EU Commission to end relaxed COVID-19 state aid scheme
BRUSSELS (AP) — The European Commission said on Thursday it will gradually put an end to the temporary rules that allowed the 27 EU member countries to benefit from extra public support during the coronavirus pandemic.
Adopted in March 2020, the so-called State Aid COVID Temporary Framework relaxed the European Union’s strict state-aid regulations to help mitigate the impact of the pandemic.
In light of the improving economic situation in the region, coupled with the lifting of restrictions put in place to contain the spread of the virus over the past two years, the commission said that another prolongation of the scheme is not necessary.
The mechanism won’t be extended beyond it expiry date on June 30, but the commission insisted the phase-out will take place gradually and businesses won’t be suddenly cut off from support.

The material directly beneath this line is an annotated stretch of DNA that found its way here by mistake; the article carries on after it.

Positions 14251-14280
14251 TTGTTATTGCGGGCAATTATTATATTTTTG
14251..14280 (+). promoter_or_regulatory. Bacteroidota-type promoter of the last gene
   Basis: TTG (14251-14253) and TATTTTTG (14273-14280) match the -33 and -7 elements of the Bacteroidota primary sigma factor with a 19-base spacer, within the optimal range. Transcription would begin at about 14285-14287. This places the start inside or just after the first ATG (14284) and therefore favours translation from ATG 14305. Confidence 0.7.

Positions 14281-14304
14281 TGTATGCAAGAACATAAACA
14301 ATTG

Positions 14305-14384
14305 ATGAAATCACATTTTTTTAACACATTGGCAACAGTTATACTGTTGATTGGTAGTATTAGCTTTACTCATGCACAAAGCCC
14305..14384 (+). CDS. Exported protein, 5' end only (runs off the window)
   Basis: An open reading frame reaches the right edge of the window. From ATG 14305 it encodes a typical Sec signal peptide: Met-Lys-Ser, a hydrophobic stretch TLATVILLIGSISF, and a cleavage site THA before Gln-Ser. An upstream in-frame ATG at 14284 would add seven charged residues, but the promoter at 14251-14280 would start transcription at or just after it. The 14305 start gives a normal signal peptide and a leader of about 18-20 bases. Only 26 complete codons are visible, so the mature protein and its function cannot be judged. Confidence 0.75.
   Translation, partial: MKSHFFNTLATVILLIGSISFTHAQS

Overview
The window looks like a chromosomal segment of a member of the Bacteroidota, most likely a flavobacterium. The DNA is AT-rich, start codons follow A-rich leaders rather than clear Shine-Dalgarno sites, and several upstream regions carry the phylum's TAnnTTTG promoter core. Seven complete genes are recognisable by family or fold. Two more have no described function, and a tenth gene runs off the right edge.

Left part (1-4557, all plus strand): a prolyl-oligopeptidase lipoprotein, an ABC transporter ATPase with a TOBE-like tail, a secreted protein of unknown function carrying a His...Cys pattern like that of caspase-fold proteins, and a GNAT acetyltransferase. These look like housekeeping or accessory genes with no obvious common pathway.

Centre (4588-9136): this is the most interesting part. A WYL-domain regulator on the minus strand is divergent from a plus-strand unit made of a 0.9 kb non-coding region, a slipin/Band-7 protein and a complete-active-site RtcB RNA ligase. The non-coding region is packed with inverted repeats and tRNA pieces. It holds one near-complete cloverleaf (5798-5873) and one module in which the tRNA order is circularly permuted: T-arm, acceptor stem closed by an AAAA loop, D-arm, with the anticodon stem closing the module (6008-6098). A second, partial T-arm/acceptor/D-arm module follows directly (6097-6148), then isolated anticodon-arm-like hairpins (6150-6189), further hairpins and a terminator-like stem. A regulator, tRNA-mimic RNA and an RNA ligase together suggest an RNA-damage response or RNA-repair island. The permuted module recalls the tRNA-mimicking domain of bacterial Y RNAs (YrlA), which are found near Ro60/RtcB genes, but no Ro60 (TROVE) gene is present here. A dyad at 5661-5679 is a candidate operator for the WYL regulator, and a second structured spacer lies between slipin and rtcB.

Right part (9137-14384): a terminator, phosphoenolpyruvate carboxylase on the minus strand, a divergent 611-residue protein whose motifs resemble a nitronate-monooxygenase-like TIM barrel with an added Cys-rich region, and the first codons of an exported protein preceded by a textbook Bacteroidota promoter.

During the pandemic, the EU approved a multi-billion rescue package and member states agreed on a 1.8 trillion euro recovery plan and long-term budget for the 2021-2027 period.
To further relieve the pressure on hard-hit businesses, the bloc’s executive arm relaxed the strict state-aid rules to allow for other possible sources of public support.
Margrethe Vestager, the EU Commission executive vice-president in charge of competition policy, said the Commission had adopted more than 1,300 decisions in the context of the coronavirus pandemic, approving nearly 950 national measures for an estimated total amount approved of over €3 trillion.
Of the total aid approved between March 2020 and June 2021, Vestager said around €730 billion euros have been spent so far.
Vestager said the Commission will be ready to “act fast again if the need arises,” warning about the risks posed by the war in Ukraine to Europe’s recovery.
“Ukrainians are paying the highest cost for Russia’s senseless and unlawful war of aggression against their country,” she said. “At the same time, this is creating a disturbance in the European economy and having a severe impact on recovery.”